This is also true for PDFs. If you were to type a signature at the bottom of a PDF and email that to someone, the company could claim that the contract was valid because it was sent via a unique email address that only you control.

What do I need to create enforceable electronic signatures?

To generate signed documents and electronic forms that carry some level of enforceability, you’ll need the following:

  1. A contract that is legally compliant with federal and state laws.
  2. A way to validate the identity of the signer.
  3. A method by which to capture a signer’s signature.

You may need to seek legal advice to create a valid contract for your country or state. A contract filled with legal loopholes or vague language can give signers other methods to challenge the substance of your agreements, even if the signatures are valid.

! Before customers sign digital documents, you need to ensure that the individual signing the document is who they say they are.

For single-signer contracts, this could be as simple as sending a contract via email to an individual and asking them to send it back via the same email address.

Finally, you’ll need to capture a signer’s signature. Whether you send a PDF contract and ask them to sign or you use a seamless solution like PandaDoc, someone needs to sign the document for it to have any legal effect.

Dealing with complex contracts

If you’re working mostly in one-on-one situations, capturing signatures and finalizing contracts doesn’t have to be a complicated process.

If you want to keep things simple, sticking to email documentation can work (even if it clutters up your inbox in the process).

However, contracts get more difficult to handle as more signers get involved. 

When signatures need to be captured in a specific signing order or multiple parties want to review the contract and negotiate terms, using email systems quickly becomes a huge hassle.

To execute a contract correctly, you’d need to email the same document multiple times to multiple parties and in a specific order. And, if anything goes wrong, you’ll have to start the process all over again.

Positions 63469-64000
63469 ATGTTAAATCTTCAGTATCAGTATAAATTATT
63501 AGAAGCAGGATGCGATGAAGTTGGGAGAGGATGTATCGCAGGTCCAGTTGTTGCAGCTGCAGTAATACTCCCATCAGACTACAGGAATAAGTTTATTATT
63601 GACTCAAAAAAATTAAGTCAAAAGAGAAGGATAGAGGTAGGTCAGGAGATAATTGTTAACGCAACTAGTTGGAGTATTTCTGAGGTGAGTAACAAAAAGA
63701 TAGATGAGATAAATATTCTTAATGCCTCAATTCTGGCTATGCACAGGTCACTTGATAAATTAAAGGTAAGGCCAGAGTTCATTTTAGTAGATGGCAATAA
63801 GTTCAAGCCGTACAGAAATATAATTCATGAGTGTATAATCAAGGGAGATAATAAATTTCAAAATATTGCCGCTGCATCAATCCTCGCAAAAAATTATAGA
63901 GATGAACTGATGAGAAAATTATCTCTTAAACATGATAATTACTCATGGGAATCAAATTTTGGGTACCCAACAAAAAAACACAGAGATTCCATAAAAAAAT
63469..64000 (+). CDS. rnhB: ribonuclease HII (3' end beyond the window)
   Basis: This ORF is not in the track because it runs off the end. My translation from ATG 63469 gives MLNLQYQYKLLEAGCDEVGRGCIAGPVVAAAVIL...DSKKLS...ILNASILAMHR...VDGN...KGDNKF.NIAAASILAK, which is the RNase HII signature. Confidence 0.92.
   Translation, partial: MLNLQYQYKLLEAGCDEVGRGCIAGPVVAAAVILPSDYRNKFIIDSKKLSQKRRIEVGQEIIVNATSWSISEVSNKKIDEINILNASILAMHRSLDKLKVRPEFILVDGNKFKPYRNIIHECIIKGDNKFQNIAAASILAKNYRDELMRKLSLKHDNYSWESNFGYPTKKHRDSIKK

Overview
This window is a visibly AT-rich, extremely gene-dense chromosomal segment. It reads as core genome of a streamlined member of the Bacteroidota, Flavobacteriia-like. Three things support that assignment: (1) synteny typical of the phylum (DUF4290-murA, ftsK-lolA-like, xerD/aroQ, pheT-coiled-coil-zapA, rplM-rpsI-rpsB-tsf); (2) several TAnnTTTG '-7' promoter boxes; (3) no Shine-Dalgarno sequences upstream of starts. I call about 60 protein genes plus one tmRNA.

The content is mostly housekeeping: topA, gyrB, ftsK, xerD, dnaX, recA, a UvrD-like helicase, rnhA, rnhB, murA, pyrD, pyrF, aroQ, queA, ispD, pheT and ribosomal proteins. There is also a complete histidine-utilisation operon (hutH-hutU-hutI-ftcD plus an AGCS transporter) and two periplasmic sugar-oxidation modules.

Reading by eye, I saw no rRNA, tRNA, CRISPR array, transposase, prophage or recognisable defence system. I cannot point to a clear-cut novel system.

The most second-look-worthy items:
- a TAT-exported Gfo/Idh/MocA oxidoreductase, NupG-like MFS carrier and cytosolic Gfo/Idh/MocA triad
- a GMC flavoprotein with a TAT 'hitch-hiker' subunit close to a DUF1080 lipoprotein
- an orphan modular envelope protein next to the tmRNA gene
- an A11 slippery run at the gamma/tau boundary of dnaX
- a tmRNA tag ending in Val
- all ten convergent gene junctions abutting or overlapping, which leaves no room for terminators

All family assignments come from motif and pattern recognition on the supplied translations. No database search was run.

For companies looking to stay nimble and efficient when handling business transactions, any level of complexity requires better systems to validate and execute their electronic contracts.

What is the best way to make typed signatures legally valid?

For companies issuing electronic documents, the best way to issue multiple contracts is to use a platform that streamlines your digital signing process.

Platforms like PandaDoc make it easier for your admin team to handle multiple, complex contracts in a fast and efficient way. Unless you plan to have a dedicated contract manager, speed is critical so that your staff can concentrate on other duties.

Most of these platforms offer flexible signing methods where signers can type their name, upload an image of their signature, or sign with a finger or stylus, and submit the result as a valid, electronic signature.

While this is a fast and simple process for your customers and clients, it also provides you with the legal protections you’ll need to validate every typed signature in a court of law.

Whether you write or type your signature let PandaDoc ease the process

Typing your name as a signature is legally binding as long as certain conditions are met. And with the right software, you can guarantee the robustness of these typed signatures. 

Are you looking for a fast and easy way to capture electronic signatures and save time?

If so, PandaDoc can help you transition your pen and paper documents to a paperless signing process in record time.

Learn how thousands of businesses have optimized their send-and-sign processes using our digital tools and automated workflows.

Sign up for a free 14-day trial and see for yourself how PandaDoc can change the way you do business.